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Life of free and easygoing weekend

Posted March. 11, 2017 07:03,   

Updated March. 11, 2017 07:08


The government recently announced a plan to introduce "Premium Friday" to help shore up domestic consumption. According to the plan, the government will designate one Friday per month as "Day with Family’" to galvanize "sound leisure culture" and increase work-life balance. With the measure, the government said it expects a rebound of consumer sentiment, which remains in the doldrums.

This makes us to rethink what "sound leisure culture" is. Moreover, it renders us to reflect upon the meaning of leisure from diverse perspectives. The Korean dictionary defines leisure as "leftover time free from work." Specifically, it is defined as time free from obligatory work that adds to everyday stress such as occupational work and essential household chores that are necessary to sustain life.

Some people claim leisure is "state wherein one is not engaged in any activities." However, this is something ordinary people cannot put into practice in everyday life. Philosopher Aristotle said only God can perfectly enjoy "pleasure of inactivity." Oftentimes, people can feel pleasure when engaging in activities. This is evidenced by people singing, dancing, playing and exercising.

In real life, leisure is a matter of how to best use leisure after all. People naturally try to use leisure in an autonomous way when they are free and easy to the maximum extent, if not completely inactive. The state in which you are free and easy means that you are free from obsession to yourself as well. When you are free and easy or relaxed, then you will escape from yourself and look around. That is, you will experience the moment when you are free for interests. If you look around, you will see other people. You will come see a world that you do not see in ordinary times. You will come to see the world from a broader and deeper perspective.

The special meaning of leisure that people often miss out lies right here, and philosophers have agonized over this question since ancient time. It means you can shift from a "life of all by myself" to a "life with others" only when you have leisure time during your everyday life. In other words, people come to think about "how to live well with others" when they are freed and eased from the burden of daily routines.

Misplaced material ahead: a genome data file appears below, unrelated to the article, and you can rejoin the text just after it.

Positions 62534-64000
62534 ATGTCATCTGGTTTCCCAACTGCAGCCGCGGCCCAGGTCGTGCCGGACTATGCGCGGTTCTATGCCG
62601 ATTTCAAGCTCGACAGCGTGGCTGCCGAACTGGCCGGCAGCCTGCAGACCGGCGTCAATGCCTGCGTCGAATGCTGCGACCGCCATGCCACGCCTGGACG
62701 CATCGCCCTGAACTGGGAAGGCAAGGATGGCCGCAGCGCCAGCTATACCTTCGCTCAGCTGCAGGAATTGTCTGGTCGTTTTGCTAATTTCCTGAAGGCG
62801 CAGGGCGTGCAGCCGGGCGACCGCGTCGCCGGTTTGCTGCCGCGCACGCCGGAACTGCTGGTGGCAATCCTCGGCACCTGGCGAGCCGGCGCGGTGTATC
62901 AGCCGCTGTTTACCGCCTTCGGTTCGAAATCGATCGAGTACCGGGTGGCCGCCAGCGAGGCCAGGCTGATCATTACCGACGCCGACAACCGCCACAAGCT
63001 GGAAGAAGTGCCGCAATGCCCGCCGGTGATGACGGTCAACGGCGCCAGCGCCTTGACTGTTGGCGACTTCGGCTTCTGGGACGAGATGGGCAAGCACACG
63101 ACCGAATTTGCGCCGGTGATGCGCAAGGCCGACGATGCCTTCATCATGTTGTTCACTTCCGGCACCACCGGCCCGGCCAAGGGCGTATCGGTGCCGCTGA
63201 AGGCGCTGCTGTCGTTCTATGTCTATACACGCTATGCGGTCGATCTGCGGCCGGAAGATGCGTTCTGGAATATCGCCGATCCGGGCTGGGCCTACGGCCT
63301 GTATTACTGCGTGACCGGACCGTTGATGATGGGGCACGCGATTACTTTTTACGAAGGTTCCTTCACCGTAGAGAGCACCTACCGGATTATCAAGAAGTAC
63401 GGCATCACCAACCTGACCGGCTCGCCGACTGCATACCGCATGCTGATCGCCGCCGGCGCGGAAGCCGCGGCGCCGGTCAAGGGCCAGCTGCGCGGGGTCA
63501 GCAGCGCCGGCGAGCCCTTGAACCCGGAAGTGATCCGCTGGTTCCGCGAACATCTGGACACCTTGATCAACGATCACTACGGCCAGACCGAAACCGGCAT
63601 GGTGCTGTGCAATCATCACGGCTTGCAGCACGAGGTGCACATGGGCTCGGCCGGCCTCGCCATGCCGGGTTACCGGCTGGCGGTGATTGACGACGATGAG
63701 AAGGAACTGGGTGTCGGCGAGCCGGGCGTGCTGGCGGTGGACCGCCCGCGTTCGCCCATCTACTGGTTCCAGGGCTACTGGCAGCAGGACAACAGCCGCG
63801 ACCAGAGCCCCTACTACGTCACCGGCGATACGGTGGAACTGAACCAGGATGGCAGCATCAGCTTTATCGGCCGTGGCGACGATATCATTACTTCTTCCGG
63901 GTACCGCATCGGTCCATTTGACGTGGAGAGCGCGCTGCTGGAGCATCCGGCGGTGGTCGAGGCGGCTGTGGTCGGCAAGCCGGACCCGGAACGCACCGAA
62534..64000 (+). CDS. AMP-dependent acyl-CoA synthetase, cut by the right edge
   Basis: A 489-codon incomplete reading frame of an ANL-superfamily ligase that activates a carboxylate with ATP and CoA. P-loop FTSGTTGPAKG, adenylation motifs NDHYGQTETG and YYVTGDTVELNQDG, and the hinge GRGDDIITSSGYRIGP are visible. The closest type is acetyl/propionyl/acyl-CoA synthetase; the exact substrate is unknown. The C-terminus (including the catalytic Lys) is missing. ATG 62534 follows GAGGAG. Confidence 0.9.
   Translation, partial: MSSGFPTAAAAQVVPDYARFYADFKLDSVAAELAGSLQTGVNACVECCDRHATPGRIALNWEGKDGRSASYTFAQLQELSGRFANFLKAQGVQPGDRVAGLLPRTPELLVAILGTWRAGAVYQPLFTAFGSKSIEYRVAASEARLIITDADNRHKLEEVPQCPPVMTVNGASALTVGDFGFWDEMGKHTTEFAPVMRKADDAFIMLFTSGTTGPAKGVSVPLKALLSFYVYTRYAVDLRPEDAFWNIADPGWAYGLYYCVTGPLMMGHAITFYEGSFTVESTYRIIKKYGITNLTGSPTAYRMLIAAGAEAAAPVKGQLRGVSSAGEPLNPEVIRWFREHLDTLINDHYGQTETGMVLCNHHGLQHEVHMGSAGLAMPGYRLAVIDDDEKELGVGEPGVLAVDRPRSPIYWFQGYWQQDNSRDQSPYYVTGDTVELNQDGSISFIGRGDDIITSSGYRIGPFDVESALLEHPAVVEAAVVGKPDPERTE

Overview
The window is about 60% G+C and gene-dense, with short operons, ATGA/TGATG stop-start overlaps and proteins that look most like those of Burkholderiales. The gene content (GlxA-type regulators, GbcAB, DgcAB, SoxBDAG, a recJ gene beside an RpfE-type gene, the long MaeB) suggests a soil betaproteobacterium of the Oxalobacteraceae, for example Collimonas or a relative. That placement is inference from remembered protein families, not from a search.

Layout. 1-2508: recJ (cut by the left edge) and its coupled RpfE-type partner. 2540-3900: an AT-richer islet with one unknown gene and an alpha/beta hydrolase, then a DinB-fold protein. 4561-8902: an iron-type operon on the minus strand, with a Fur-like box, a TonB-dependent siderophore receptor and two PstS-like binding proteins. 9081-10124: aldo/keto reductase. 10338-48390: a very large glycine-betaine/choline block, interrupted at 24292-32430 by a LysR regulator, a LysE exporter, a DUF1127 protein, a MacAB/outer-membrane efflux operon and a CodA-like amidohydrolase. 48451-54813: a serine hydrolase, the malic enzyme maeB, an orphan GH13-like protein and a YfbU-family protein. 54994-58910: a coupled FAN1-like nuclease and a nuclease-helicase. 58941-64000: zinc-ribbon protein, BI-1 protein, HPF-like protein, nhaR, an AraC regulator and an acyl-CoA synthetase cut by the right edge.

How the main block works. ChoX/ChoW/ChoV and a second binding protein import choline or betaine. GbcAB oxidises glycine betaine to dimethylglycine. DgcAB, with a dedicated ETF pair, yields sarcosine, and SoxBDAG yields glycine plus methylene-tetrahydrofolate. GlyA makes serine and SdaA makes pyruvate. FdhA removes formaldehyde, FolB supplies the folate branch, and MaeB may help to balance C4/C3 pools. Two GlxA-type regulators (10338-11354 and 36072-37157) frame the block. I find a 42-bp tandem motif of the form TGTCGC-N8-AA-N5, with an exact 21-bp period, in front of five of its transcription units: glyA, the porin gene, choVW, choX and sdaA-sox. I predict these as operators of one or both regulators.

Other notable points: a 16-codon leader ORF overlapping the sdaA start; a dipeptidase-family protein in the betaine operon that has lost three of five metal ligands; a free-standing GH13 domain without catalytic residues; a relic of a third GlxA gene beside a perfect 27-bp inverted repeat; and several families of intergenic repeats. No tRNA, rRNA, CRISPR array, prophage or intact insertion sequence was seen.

It was also a core theme in Thomas Moore’s "Utopia" that addressed an ideal society in the 16th Century. In Utopia, people work six hours a day. People work three hours in the morning, and take rest for two hours after lunch, before working three hours again. They have adequate leisure time thereafter as well. What would people in Utopia do? They enjoy diverse games. In addition, they spend leisure time to seek mental freedom and enhance culture. They come to reflect and examine their own "life in which they can live well with others" by freely enriching culture. Is this something that can only happen in an ideal country? Of course. However, if you don’t walk towards ideal, the realty will not improve.

Good use of leisure time transforms us from individuals to citizens. What Benjamin Disraeli, who was a politician of practicality, indicated by mentioning a "civilizer" was the importance of the role of leisure as individuals continue to grow to become citizens. Further back in history, St. Augustine said "leisure is sacred" in order to explain the deep meaning of "life with others."

People engaging in consumption activities with family on a "Premium Friday" will come to benefit our community. What’s more important would be a fundamental and sustainable measure that will assure "life with free and easy-going weekend."